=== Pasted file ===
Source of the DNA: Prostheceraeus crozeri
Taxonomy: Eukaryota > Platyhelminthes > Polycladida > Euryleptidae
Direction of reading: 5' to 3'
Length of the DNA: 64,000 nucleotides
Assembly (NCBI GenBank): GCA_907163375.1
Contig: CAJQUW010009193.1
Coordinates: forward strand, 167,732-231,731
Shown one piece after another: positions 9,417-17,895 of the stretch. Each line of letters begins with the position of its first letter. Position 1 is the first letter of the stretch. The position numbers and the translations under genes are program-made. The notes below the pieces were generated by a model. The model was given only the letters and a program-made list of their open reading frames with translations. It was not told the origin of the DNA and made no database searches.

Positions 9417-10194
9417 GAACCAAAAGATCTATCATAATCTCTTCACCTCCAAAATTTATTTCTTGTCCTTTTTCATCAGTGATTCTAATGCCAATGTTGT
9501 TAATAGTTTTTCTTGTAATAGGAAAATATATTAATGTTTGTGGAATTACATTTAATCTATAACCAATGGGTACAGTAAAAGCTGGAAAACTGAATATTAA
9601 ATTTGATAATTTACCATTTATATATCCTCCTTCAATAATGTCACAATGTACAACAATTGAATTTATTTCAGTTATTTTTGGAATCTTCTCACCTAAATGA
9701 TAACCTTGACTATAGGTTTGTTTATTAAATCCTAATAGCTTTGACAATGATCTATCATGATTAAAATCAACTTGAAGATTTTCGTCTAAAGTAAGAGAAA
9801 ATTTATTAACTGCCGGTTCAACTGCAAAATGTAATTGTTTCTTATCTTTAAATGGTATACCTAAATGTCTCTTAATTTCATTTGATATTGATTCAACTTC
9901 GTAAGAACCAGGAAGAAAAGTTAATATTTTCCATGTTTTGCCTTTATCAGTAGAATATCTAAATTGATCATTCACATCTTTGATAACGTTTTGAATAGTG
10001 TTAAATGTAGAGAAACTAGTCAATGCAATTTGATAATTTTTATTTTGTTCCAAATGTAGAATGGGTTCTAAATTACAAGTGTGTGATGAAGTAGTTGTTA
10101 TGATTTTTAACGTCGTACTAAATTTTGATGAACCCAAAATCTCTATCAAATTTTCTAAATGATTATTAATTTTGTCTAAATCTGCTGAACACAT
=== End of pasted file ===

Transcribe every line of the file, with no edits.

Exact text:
Source of the DNA: Prostheceraeus crozeri
Taxonomy: Eukaryota > Platyhelminthes > Polycladida > Euryleptidae
Direction of reading: 5' to 3'
Length of the DNA: 64,000 nucleotides
Assembly (NCBI GenBank): GCA_907163375.1
Contig: CAJQUW010009193.1
Coordinates: forward strand, 167,732-231,731
Shown one piece after another: positions 9,417-17,895 of the stretch. Each line of letters begins with the position of its first letter. Position 1 is the first letter of the stretch. The position numbers and the translations under genes are program-made. The notes below the pieces were generated by a model. The model was given only the letters and a program-made list of their open reading frames with translations. It was not told the origin of the DNA and made no database searches.

Positions 9417-10194
9417 GAACCAAAAGATCTATCATAATCTCTTCACCTCCAAAATTTATTTCTTGTCCTTTTTCATCAGTGATTCTAATGCCAATGTTGT
9501 TAATAGTTTTTCTTGTAATAGGAAAATATATTAATGTTTGTGGAATTACATTTAATCTATAACCAATGGGTACAGTAAAAGCTGGAAAACTGAATATTAA
9601 ATTTGATAATTTACCATTTATATATCCTCCTTCAATAATGTCACAATGTACAACAATTGAATTTATTTCAGTTATTTTTGGAATCTTCTCACCTAAATGA
9701 TAACCTTGACTATAGGTTTGTTTATTAAATCCTAATAGCTTTGACAATGATCTATCATGATTAAAATCAACTTGAAGATTTTCGTCTAAAGTAAGAGAAA
9801 ATTTATTAACTGCCGGTTCAACTGCAAAATGTAATTGTTTCTTATCTTTAAATGGTATACCTAAATGTCTCTTAATTTCATTTGATATTGATTCAACTTC
9901 GTAAGAACCAGGAAGAAAAGTTAATATTTTCCATGTTTTGCCTTTATCAGTAGAATATCTAAATTGATCATTCACATCTTTGATAACGTTTTGAATAGTG
10001 TTAAATGTAGAGAAACTAGTCAATGCAATTTGATAATTTTTATTTTGTTCCAAATGTAGAATGGGTTCTAAATTACAAGTGTGTGATGAAGTAGTTGTTA
10101 TGATTTTTAACGTCGTACTAAATTTTGATGAACCCAAAATCTCTATCAAATTTTCTAAATGATTATTAATTTTGTCTAAATCTGCTGAACACAT